None of these things were too much of a concern, but they are there in your mind as you travel through the wilderness. My life is so close. It’s big and vast as the lake and the woods around me and so so full. Falling off the trail, falling through the ice, twisting an ankle, getting my boot caught under the metal-spiked brake on the sled…What better reality than the one where you are constantly thinking of survival, constantly breathing in clean air, constantly being physically and mentally challenged and constantly being pulled forward through this vast wilderness by a team of faithful dogs.

Bob puts his foot through the ice on our first day. It’s my fault. The ice is thin and our sled is tipping toward the river. I’m terrified of going into the water myself, as I know wet clothing is one of the worst things that can happen. It’s not like I can go back into the lodge and change. I pull and pull the sled but it’s as if I’m not doing anything. My boots are sinking further into the snow, and sliding further toward the river. In between trying to right the tipped sled I steal terrified glances at the cold brown water. It moves sluggishly under the thin layer of broken ice, there is barely a current at all. We finally right the sled, but I feel terrible that Bob has had to get wet in the process.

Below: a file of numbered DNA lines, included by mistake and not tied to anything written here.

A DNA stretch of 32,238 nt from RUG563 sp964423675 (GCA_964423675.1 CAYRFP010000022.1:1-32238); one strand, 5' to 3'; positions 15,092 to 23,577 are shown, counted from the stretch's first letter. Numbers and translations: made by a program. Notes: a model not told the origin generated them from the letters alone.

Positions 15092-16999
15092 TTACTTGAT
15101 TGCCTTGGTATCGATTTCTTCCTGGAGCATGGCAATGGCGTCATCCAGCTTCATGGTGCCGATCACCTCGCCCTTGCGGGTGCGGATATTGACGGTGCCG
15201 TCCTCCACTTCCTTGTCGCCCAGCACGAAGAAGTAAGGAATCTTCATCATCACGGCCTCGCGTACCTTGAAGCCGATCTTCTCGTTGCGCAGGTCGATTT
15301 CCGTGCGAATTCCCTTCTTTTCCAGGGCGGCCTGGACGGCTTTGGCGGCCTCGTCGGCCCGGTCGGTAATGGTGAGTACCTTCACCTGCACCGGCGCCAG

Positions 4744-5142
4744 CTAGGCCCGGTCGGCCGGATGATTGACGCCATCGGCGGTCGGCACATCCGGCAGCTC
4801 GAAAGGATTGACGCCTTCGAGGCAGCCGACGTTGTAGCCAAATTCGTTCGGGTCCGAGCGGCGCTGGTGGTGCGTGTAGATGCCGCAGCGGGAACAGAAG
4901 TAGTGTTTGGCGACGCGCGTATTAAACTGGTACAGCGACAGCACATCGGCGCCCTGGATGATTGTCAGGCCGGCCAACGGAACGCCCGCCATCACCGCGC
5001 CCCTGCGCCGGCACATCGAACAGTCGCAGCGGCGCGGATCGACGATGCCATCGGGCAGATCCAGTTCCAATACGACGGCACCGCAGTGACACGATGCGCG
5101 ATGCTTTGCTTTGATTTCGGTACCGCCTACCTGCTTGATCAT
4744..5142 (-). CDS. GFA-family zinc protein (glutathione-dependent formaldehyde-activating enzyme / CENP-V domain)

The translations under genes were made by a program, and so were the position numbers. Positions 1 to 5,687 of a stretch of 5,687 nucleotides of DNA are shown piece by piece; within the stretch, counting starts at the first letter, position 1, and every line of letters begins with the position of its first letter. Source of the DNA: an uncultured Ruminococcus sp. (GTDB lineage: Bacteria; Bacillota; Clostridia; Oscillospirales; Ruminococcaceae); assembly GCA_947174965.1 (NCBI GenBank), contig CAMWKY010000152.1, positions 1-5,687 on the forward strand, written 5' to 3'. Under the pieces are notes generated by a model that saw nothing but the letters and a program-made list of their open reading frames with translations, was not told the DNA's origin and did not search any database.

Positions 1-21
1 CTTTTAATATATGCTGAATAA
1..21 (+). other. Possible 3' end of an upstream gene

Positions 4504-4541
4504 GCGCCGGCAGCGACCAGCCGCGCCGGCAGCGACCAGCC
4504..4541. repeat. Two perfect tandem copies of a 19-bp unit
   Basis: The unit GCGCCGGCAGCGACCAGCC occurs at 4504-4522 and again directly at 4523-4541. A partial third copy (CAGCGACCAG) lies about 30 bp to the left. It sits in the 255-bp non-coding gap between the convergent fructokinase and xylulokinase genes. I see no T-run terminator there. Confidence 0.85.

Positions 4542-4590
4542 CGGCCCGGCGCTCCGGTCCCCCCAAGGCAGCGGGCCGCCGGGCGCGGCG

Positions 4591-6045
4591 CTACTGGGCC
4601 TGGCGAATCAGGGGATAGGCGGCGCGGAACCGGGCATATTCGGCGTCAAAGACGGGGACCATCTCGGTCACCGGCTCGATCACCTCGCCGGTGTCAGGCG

On the fourth day Bob tips off the trail falling a couple of feet down an embankment. It’s my fault. To make matters worse he’s one of the most experienced among us. Minus the guides, and Paul himself. Bob has been to Greenland, the Arctic, and Elsmere Island, Alaska, to the top of Mount Kilimanjaro. Being partnered with me means he’s had to put up with a lot. On the last day we switch sides, me on the outside as the smaller one, Bob on the inside to keep the sled on the trail. I still let him man the sled solo on the same section of river that we went over on day one. I am not going to take any chances. I’m also sad that I’m too afraid to go with him over the difficult terrain. The sled still tipped precariously over roots and rocks, even under Bob’s expert care. I ran after it, grateful for the chance to move my feet and perhaps warm my toes, which have become painfully cold over the course of the week.